The Week In Words

Welcome to The Week In Words, where we share quotes from the last week’s reading. If something you read this past week  inspired you, caused you to laugh, cry, think, dream, or just resonated with you in some way, please share it with us, attributing it to its source, which can be a book, newspaper, blog, Facebook — anything that you read. More information is here.

Here are a few that especially spoke to me this week:

I mentioned on Saturday’s Laudable Linkage a quote from Insignificant Is Beautiful by Mark Galli (HT to Washing the Feet of the Saints). Here is another one:

When we think of making a difference, we think about making the world a better place for the next generation, not caretaking people who have no future. This is one reason we are quick to push the incontinent into “managed care” staffed with “skilled nurses.” No question that this is indeed a necessary move for many families—I had to do it with my own father, sad to say. But let’s face it. A fair amount of our motive is mixed. How much skill does it take to clean up excrement from an elderly body? Mostly it takes forbearance—and a willingness to give oneself night and day to something that, according to our usual reckoning, is not all that significant.

While the whole article is not about caring for the elderly, it makes the point that quietly taking care of someone’s most personal needs behinds the scenes can be ministry just as much as the more visible and seemingly higher-impact works. I highly recommend that whole article.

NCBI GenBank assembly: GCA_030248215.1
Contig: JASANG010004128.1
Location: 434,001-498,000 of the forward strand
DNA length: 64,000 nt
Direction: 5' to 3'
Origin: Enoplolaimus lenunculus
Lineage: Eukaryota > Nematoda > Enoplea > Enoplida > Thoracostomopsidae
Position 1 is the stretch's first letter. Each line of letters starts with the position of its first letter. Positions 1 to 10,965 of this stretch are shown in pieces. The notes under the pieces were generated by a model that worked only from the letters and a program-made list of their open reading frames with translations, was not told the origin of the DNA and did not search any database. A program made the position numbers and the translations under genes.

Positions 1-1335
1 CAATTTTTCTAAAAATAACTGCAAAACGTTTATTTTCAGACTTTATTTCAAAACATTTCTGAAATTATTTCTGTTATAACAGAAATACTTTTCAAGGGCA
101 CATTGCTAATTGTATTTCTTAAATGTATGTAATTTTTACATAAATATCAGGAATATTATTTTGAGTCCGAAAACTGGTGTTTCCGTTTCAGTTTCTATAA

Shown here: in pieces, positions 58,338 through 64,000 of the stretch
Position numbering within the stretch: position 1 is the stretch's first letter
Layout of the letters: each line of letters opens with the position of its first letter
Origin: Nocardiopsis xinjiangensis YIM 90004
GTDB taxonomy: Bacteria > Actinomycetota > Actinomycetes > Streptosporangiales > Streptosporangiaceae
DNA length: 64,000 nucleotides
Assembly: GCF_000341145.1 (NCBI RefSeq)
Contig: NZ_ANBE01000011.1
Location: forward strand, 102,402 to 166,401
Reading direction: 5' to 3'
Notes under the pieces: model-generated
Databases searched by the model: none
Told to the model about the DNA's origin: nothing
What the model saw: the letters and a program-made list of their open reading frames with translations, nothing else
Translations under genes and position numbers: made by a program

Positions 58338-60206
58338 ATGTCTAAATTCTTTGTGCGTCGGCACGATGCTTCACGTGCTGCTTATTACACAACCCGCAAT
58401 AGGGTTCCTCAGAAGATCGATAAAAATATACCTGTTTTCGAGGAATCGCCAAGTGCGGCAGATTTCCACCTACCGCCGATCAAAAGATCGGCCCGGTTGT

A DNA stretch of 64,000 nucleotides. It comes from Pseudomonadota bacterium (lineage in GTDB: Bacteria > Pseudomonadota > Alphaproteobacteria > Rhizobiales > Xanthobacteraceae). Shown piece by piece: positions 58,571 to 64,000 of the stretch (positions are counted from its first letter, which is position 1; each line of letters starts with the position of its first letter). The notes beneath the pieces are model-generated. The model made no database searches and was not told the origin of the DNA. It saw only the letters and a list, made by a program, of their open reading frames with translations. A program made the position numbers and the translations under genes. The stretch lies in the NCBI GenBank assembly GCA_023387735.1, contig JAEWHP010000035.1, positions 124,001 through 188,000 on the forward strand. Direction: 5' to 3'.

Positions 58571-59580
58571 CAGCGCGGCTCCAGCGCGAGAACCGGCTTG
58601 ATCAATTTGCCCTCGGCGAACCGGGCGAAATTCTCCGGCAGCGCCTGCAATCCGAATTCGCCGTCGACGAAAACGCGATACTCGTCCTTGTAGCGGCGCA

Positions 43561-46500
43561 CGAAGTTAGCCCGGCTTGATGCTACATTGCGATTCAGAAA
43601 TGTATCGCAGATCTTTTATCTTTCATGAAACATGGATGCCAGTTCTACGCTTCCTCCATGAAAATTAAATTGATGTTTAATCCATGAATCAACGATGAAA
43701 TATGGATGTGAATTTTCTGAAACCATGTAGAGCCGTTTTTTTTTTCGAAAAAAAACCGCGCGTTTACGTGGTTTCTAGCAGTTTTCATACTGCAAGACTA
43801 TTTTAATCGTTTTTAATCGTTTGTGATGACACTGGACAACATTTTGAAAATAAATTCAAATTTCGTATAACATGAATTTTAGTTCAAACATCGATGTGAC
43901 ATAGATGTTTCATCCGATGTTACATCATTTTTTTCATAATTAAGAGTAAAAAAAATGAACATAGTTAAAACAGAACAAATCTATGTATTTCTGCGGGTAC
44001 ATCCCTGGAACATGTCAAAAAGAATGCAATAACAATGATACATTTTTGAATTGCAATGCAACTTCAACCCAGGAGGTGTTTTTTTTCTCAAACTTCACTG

Seen at Challies:

When I consider my crosses, tribulations and temptations, I shame myself almost to death thinking of what they are in comparison to the sufferings of my blessed Savior, Jesus Christ. —Martin Luther

That definitely puts things into perspective. Nothing any of us has faced can compare to what He underwent for us.

And from Start Somewhere: Losing What’s Weighing You Down from the Inside Out by Calvin Nowell and Gayla Zoz:

My problem was that I was trying to get God to surrender to me.

That one pulled me up short. When we’re wanting our own way that’s exactly what we’re doing, but I never thought about it in quite that way before.

If you’ve read anything that particularly spoke to you that you’d like to share, please either list it in the comments below or write a post on your blog and then put the link to that post (not your general blog link) in Mr. Linky below. I do ask that only family-friendly quotes be included. I hope you’ll visit some of the other participants as well and glean some great thoughts to ponder.

6 thoughts on “The Week In Words

  1. The quote from Mark Galli really makes me want to read the whole article, so I’ll head over there next. I remember saying the one thing I would NEVER do with my mom was to take care of those kinds of needs. But then one day when I was alone with her and she needed help, what could I do? Say, “Sorry, but I can’t do that”? So I learned that day (again), never say never…

  2. I passed that first quote and article on to my grandparents…who are in the thick of a very difficult care giving situation with two of my great aunts. A word aptly spoken…Thank you!

  3. Pingback: WiW: Legalese « bekahcubed

  4. To go along with, “My problem was that I was trying to get God to surrender to me,” I like “God is not Santa in the sky.” I don’t know who to give credit to for this one.

  5. That first one offers a lot of food for thought. It seems to ask whether we’re serving for God’s sake or whether we’re serving for our own sake–the good feeling that comes from “making a difference in the world”.

I love hearing from you. I've had to turn on comment moderation. Comments will appear here after I see and approve them.

Fill in your details below or click an icon to log in:

WordPress.com Logo

You are commenting using your WordPress.com account. Log Out /  Change )

Google photo

You are commenting using your Google account. Log Out /  Change )

Twitter picture

You are commenting using your Twitter account. Log Out /  Change )

Facebook photo

You are commenting using your Facebook account. Log Out /  Change )

Connecting to %s

This site uses Akismet to reduce spam. Learn how your comment data is processed.